Dodge City Jody Singer got to do something most people never get to do. She became friends with her childhood hero, U.S. Marshal Matt Dillon, from the timeless television show “Gunsmoke.”
But Singer lost one of her ties to the show this week with the death of the man who played Dillon.
Actor James Arness died in his sleep Friday at his home in Brentwood, Calif. He was 88.
“It just breaks your heart. I knew we’d lose him one of these days,” Singer said Friday in a phone interview from her home in Colorado.
Singer met Arness in 2005, shortly before the 50th-anniversary celebration of “Gunsmoke” in Dodge City. She kept in touch with the actor through letters, phone calls and personal visits to his home in California.
“The first time I met him was when we did the medallion and got his handprints,” she said.
Arness’ medallion and handprints rest at Second Avenue and Gunsmoke Street in Dodge City.
Jim Johnson, from Dodge City’s Trail of Fame, was also in California when Arness dipped his hands in cement to memorialize his role as Dillon.
“We were out there for two days visiting with them,” Johnson said Friday. “We had a wonderful time. They are the most down-to-earth, genuine people you ever met — just very gracious and extremely friendly, unlike so many Hollywood stars.”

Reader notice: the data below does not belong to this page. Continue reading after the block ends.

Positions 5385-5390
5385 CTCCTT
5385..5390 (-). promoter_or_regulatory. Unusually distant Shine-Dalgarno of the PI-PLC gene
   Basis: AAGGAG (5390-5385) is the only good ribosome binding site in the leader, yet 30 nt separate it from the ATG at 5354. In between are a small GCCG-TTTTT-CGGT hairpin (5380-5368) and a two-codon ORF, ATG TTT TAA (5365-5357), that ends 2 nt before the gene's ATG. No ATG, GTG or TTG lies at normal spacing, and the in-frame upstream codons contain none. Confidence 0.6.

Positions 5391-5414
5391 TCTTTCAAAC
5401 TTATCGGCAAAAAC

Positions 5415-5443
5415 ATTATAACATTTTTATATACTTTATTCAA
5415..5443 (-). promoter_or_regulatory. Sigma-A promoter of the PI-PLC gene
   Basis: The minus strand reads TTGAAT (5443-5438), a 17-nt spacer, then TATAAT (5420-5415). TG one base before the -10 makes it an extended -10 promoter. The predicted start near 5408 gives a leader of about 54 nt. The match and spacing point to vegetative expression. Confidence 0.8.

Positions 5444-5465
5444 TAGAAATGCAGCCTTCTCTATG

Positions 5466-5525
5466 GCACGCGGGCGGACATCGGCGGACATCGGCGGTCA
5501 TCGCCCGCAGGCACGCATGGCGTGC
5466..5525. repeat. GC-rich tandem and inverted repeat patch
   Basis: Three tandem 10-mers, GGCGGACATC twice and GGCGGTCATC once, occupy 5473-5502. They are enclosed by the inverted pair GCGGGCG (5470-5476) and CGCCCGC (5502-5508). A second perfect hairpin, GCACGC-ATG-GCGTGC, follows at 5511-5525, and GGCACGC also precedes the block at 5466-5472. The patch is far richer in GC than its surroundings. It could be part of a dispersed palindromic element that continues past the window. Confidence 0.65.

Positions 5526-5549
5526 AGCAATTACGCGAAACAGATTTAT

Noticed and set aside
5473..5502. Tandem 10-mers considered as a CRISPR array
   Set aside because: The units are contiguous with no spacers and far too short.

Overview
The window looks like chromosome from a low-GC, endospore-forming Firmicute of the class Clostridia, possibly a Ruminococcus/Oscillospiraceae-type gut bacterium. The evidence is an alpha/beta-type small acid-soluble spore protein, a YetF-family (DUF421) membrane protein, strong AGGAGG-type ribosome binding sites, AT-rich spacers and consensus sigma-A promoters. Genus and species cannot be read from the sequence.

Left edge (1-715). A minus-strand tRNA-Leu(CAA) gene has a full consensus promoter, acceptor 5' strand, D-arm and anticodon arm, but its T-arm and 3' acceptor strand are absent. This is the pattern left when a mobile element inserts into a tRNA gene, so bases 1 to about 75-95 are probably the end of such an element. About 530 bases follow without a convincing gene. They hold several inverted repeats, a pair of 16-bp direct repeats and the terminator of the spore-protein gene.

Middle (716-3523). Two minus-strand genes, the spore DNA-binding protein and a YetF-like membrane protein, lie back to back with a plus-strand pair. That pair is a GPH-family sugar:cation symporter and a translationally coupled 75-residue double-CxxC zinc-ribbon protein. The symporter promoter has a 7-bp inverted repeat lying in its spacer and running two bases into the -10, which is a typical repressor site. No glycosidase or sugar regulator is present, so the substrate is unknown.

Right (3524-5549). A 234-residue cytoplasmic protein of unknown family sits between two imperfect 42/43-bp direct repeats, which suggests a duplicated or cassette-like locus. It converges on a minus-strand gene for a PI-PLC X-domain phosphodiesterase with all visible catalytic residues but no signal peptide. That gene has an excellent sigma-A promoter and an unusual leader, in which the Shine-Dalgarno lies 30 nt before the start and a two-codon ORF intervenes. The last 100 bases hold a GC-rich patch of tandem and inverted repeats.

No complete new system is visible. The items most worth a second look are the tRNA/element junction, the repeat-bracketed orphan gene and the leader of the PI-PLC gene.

Singer also had fond memories of that visit.
“It was just really fun to be there when he put his hands in the cement. He had such a good time doing that,” she said. “We spent a good portion of the day there. He’s just a joyful person to be with.”
Johnson and Singer visited Arness was shortly before the 50th anniversary of “Gunsmoke.” But Arness couldn’t make it to Dodge for the celebration.
“So they sent his wife, Janet, and his stepson, Jim Surtees. Both of them came to the 2005 celebration of the 50th anniversary, and both of them gave some really moving talks at the symposium that were pretty incredible,” Johnson said.
James Arness is one of eight men who will be inducted into the inaugural class of the Kansas Hall of Fame. The induction will take place June 17 at the Great Overland Station Museum in Topeka.
Dodge City resident Charlie Meade, special deputy U.S. Marshal and retired deputy marshal, will represent Arness at the Hall of Fame gala banquet.
Meade first met Arness in 1959, when Walnut Street was changed to Gunsmoke Street.
“James Arness, Amanda Blake and Doc came out and hung our signs for us,” he said Friday. “I happened to — I was considerably different at that stage in my life than I am today. I was pretty timid, and I didn’t go up and get in the middle of it, but I did get to see him and visit with him for a few minutes.”
Throughout the years, Meade got to know Arness better and talk with him more through his work with Dodge City.
Meade is often seen downtown with a pistol at his hip and a bandolier of bullets as a belt. He looks like a classic marshal and gives tours downtown, complete with stories about Arness.
“Every day that I do walking tours down there, I have great stories that I tell about him,” Meade said.
“And one of the stories — I think (’Gunsmoke’ actor) Buck Taylor told me this story — that when they were studying their scripts getting ready to shoot a ‘Gunsmoke’ show, why, they would wait until just that morning before they were ready to shoot,” Meade said. “But anyway, they would hand James Arness his script. And in 30 minutes, he had it. He had a telegraphic memory. All he had to do was turn the page, and he had it. And they’d been studying for two weeks!”
“Gunsmoke” is the longest-running show in TV history, with a total of 635 episodes.